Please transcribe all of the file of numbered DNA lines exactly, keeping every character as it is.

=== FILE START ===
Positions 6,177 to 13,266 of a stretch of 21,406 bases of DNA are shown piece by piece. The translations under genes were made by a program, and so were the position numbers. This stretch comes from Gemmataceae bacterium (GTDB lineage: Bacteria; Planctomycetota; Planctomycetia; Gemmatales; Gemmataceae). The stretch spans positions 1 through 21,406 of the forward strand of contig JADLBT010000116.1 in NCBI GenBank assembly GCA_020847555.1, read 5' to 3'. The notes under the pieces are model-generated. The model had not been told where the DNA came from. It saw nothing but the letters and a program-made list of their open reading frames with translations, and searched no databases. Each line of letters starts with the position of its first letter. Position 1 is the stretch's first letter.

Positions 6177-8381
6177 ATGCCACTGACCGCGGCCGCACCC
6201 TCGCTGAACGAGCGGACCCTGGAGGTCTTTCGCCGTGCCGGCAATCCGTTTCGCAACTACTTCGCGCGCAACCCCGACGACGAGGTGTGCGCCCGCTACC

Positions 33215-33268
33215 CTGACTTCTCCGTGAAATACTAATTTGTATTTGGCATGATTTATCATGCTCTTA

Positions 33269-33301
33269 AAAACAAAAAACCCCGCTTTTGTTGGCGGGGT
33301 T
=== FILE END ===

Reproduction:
Positions 6,177 to 13,266 of a stretch of 21,406 bases of DNA are shown piece by piece. The translations under genes were made by a program, and so were the position numbers. This stretch comes from Gemmataceae bacterium (GTDB lineage: Bacteria; Planctomycetota; Planctomycetia; Gemmatales; Gemmataceae). The stretch spans positions 1 through 21,406 of the forward strand of contig JADLBT010000116.1 in NCBI GenBank assembly GCA_020847555.1, read 5' to 3'. The notes under the pieces are model-generated. The model had not been told where the DNA came from. It saw nothing but the letters and a program-made list of their open reading frames with translations, and searched no databases. Each line of letters starts with the position of its first letter. Position 1 is the stretch's first letter.

Positions 6177-8381
6177 ATGCCACTGACCGCGGCCGCACCC
6201 TCGCTGAACGAGCGGACCCTGGAGGTCTTTCGCCGTGCCGGCAATCCGTTTCGCAACTACTTCGCGCGCAACCCCGACGACGAGGTGTGCGCCCGCTACC

Positions 33215-33268
33215 CTGACTTCTCCGTGAAATACTAATTTGTATTTGGCATGATTTATCATGCTCTTA

Positions 33269-33301
33269 AAAACAAAAAACCCCGCTTTTGTTGGCGGGGT
33301 T